contents of the offending article was no defence, nor was lack of intention."
The question whether mens rea is an ingredient of the offence of breach of privilege isnotfreefromdifficultyandwe
would be disposed to express a view on it only after hearing a full argument in a case in whichthepointdirectlyarises
for decision. As we have indicated earlier, the decision of this matter does not turnonwhetheranyviewtakenbythe
respondent is correct or not. We are satisfied that the view taken by the respondentisonethatisprobablysharedby
others and is not one arbitrarily taken by him. On the basis of that view, the respondent states thatitwasdifficultto
understand how the editors were found guilty and fined Rs. 1000/ each: that such a matter required to becarefullyexamined
before decision: and that in effect the fine of Rs. 1000/that had been imposed on each of the editors was not justified.
The respondent further stated that according to Mr. J. R. Jayewardene, the House did not knowexactlywhatthecrimewas
that the two suspects had committed because the House did not go into the details of it. and the merits of the defence.Even
a Court knows less of the details of a crime and, for example, the degree of culpability of an accused whoisconvictedon
his own plea than it does where there is a trial and hears the case for the prosecution and defence and acquires aknowledge
of the full factsThe comment of the respondent that without knowing exactly what crime the two suspects hadcommittedthe
House proceeded to consider the question of punishment will apply equally to some cases triedinaCourtandisnotby
itself a reflection on the House. Towards the end of the proceedings against the editor, Mr. Jayewardene statedreasonsfor
imposing the fine that had been proposed. The respondent comments that the three reasons adduced for imposing thefinesare
untenable and cannot bear examination. If one examines the reasons in the same way, asonedoesthereasonsforafine
stated in the formal order ofaCourt, they are a little unusual. But Mr.Jayewardenewasnotformulatingreasonsfor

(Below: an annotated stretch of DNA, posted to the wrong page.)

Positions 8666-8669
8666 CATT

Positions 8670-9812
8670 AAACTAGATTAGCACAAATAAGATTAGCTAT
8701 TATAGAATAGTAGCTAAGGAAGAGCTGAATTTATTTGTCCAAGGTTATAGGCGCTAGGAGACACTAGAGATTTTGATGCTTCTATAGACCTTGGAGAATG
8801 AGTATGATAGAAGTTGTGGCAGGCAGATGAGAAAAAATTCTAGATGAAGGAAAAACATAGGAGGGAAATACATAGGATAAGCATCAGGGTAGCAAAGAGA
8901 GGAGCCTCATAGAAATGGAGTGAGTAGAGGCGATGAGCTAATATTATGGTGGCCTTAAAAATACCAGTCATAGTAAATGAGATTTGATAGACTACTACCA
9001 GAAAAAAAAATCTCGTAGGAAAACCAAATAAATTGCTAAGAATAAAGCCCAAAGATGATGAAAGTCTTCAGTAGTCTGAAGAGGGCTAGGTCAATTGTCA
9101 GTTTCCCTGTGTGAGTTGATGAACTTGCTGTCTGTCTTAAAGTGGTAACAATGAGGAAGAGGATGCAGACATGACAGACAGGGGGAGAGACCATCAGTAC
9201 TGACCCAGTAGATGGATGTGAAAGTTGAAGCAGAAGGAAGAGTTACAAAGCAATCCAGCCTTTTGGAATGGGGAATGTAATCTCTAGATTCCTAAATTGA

incorporation in aformal orderthe procedure before the House does not involve making one. As thethinkingofajudge,
particularly before the selection of theformal reasons to be adopted, theycanbeappreciated.Therespondentfurther
states that the order that the fine should be paid direct to the Ceylon Deaf andBlindSchoolappearstobeanillegal
order. A fine is payable to the State and for a Court to impose a fine and direct it to be paid elsewherewouldbeillegal
but so far as the National State Assembly is concerned, the matter is at the most atechnicalirregularityforthatbody
could have voted to donate an amount equal to the fine from State funds to the Deaf and Blind School. But in his articlethe
respondent does mention that the National State Assembly could have made a grant equal to the fine to School.
The Attorney-General submitted that the entire effect of the statements made bytherespondenttakentogethershouldbe
considered. He said that the respondent had alleged that the Househadpassedaresolutionsowordedastogivethe
impression that it had pre-judged a matterthat it had failed to give adequate time to the parties noticed to preparetheir
case before they had to appear and show cause and had thereby failed to observe a principle of natural justicethatonthe
occasion when the editors appeared it had rejected a suggestion that they should be given timethat they had misappliedthe
law and erred in finding them guiltythat the reasons givenforimposingthefineofRs.1000/-wereuntenableand
irrelevant and that the direction in regard to the payment of the fine to the School for the Deaf and Blind wasillegal.He
said that the total effect (of the allegations) was to hold uptheHousetoderisionasincompetentandincapableof
handling a matter that it had taken power to deal with.
It does appear to us that the respondent has scrutinised the report of the proceedings topickoutpointsthatcouldbe
urged against their propriety and legality and has urged all of them. In that process, he has putforwardpointswhichin
the circumstances are technical. He has failed to make an assessment of the weight that shouldbegiventoanyofthese
points in the particular matter under consideration and has failed to consider what effect any point hasinregardtothe
substance of the matter. He has thus ignored and omitted tomention considerations that may limit or modifytheeffectof
these points in arriving at the actual decision of the matter.
It is, therefore, necessary to consider whether the respondent was genuinely exercising the right of comment or wasinfact